Monday, August 3, 2009

The All-New, All-Different Junk Food For Thought

OK, not really. What I meant to say is that this is the first all-new blog post since I signed up for Blogspot last month. All of my other posts have been re-posts from my myspace blog (RIP). My last post over there was on July 4, and since then I have been sitting on my reviews. Here we go...
THE ZOMBIE FACTORY (Idea Men Productions, 2007)
Collects selections from Tales From The Tomb (Vol. 2 ) No. 2, (Vol. 4) Nos. 4, 5 (Vol. 5) No. 1, Tales of Voodoo (Vol. 3) Nos. 1, 2, Terror Tales (Vol. 2) No. 5, (Vol. 3) No. 3, (Vol. 4) No. 6, (Vol. 6) Nos. 1, 4 (Vol. 9) No. 1 and Witches’ Tales (Vol. 6) No. 1 (cover dates January, 1970- January, 1978).
This is an interesting collection of mostly B and C level black and white Horror from the '70s. Credits are nearly non-existent, which is a pet peeve of mine. It would be nice to know what issue which story came from, as well as who wrote and/or penciled it. The scans are way too dark, likely done to compensate for the deterioration of the pulp paper used back then. I'm sure that a C-level publisher like Eerie (no relation to Warren Publishing's superb Creepy and Eerie) didn't bother archiving their stats for later use. This is an okay read if you can find it, although I would have preferred a more comprehensive hardcover collection.

Collects Captain Britain and MI13 Nos. 5-9 (cover dates November, 2008- March, 2009)
This series is worlds better than most of the current stuff being put out by Marvel. It's a shame that this wasn't the first arc, rather than the always gimmick-y crossover spin-off that it had. Maybe if Marvel would let a series find its own footing rather then being shoved into crossover after crossover we wouldn't see the amount of launches, re-launches, and cancellations that we currently do.

Collects Sin City: That Yellow Bastard Nos. 1-6 (cover dates February- July, 1996)
SIN CITY VOL. 5: FAMILY VALUES (Dark Horse, 2005)
Collects Sin City: Family Values Original Graphic Novel (cover date October, 1997)
Collects Sin City: The Babe Wore Red, Sin City: Silent Night, Sin City: Lost, Lonely & Lethal, Sin City: Sex & Violence and Sin City: Just Another Saturday Night (cover dates November, 1994- October, 1998).
SIN CITY VOL. 7: HELL AND BACK (Dark Horse, 2005)
Collects Sin City: Hell and Back Nos. 1-9 (cover dates July, 1999- April, 2000)
This is a super fast paced read, and it works for this type of series. Frank Miller's artwork is growing on me, as he makes excellent use of black and white and solids. The occasional color inserted into the black and white color scheme is interesting as well. I really like the paper that these books are printed on, as it has an intoxicating smell. I like how all of the characters and settings all circle around and intersect in each other's stories without becoming directly involved with each other, and without it being necessary to know any of the previous stories. One could literally pick up any book in the series and have an enjoyable read.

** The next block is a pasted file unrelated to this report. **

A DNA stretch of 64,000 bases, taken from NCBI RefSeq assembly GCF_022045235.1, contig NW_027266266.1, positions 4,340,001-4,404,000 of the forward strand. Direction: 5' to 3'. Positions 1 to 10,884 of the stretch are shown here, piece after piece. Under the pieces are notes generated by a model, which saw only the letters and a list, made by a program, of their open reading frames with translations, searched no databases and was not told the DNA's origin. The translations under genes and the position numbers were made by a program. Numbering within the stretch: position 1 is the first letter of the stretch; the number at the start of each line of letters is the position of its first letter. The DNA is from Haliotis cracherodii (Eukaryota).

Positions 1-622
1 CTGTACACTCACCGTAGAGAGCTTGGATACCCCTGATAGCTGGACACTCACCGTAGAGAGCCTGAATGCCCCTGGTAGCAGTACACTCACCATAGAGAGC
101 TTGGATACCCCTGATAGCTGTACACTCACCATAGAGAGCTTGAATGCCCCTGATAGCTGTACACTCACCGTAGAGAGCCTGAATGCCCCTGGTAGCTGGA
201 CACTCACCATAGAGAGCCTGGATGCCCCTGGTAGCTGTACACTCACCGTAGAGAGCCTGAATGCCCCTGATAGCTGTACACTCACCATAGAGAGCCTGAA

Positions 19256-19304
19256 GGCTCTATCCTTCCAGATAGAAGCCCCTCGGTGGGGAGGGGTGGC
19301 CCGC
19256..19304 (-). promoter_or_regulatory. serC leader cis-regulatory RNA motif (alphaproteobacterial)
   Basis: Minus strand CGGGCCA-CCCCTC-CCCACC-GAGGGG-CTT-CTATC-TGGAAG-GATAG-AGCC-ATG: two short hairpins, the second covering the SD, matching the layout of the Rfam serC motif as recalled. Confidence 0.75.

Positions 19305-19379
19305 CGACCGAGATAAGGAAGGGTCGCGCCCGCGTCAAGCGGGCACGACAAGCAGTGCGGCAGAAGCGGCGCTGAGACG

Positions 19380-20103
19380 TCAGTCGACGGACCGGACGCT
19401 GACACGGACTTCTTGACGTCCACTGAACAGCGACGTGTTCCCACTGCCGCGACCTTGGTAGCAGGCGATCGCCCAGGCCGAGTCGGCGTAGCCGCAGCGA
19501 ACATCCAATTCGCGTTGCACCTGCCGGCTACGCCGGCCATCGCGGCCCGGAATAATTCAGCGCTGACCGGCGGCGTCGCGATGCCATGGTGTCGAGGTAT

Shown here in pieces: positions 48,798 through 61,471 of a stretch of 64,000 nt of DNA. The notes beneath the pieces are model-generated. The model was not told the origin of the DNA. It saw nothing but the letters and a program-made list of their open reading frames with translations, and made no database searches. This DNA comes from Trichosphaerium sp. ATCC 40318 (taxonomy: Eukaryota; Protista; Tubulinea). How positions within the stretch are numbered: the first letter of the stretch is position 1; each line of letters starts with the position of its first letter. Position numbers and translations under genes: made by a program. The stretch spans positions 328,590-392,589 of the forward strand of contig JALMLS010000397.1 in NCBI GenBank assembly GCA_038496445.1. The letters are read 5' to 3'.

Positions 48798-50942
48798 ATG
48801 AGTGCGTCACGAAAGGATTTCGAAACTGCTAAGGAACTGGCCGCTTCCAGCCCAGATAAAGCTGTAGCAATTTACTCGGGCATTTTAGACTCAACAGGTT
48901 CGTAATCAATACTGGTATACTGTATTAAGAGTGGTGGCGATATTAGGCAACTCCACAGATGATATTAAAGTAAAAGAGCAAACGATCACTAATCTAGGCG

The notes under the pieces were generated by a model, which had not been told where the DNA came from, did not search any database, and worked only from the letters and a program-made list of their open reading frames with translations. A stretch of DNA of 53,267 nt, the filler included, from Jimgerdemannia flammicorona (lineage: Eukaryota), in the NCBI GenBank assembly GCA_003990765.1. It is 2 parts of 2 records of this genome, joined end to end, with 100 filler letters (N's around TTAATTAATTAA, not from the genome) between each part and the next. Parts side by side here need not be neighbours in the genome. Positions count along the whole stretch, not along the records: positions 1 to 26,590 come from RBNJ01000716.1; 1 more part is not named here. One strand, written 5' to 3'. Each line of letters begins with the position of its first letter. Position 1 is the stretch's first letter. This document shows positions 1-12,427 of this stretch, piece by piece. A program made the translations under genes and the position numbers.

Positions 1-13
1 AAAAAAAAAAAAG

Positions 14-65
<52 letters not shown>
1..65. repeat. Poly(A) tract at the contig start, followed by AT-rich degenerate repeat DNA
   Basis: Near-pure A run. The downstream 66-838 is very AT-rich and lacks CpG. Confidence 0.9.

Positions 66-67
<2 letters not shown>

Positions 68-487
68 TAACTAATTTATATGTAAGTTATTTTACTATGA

BLAZING COMBAT (Fantagraphics, 2009; Hardcover)
Collects Blazing Combat Nos. 1-4 (cover dates October, 1965- July, 1966)
The Warren magazines were the natural successors to EC Comics. Frontline Combat and Two-Fisted Tales depicted the horrors of war in often unfavorable ways, and this series ups the ante with it's early anti-Vietnam angle. The title was blackballed by distributors and cancelled, which is a damn shame considering the quality. The EC stable turns in fantastic artwork all around, and Russ Heath does what is, in my opinion, his finest work ever. The book is a super high quality presentation, with superb uncoated, thick paper stock, spotless art transfers from pristine sources, and luxurious sewn binding, all in hardcover to boot. The only gripe that I have is that the Frazetta covers are shrunk down to 1/4 page in the back of the book. Aside from that, this is the definitive document on this series for the ages. Interviews with James Warren and Archie Goodwin provide invaluable insight into the minds of the men who made it happen.

Collects Swamp Thing (Vol. 2) Nos. 65-70 (cover dates October, 1987- March, 1988)
Collects Swamp Thing Nos. 71-76 (cover dates April- September, 1988)
This series doesn't seem to miss a beat after the departure of Alan Moore. I was delighted to see Alfredo Alcala's finely detailed artwork grace these pages.

THE MONSTER OF FRANKENSTEIN (Idea Men Productions, 2006)
Collects The Monster of Frankenstein Nos. 18-33 (cover dates March, 1952- October/November, 1954)
This collects the obscure series by Dick Briefer, and is outstanding! Gruesome, gory and violent, this is not some campy or watered down version of the monster. Briefer's artwork is unusual, but has a style that is pleasing to the eye. I wish that this series was collected in a full color, high end hardcover rather than this black and white trade. Oh well, when you are dealing with comics as obscure as this, you have to take what you can get. I highly recommend this book to all fans of Horror comics.

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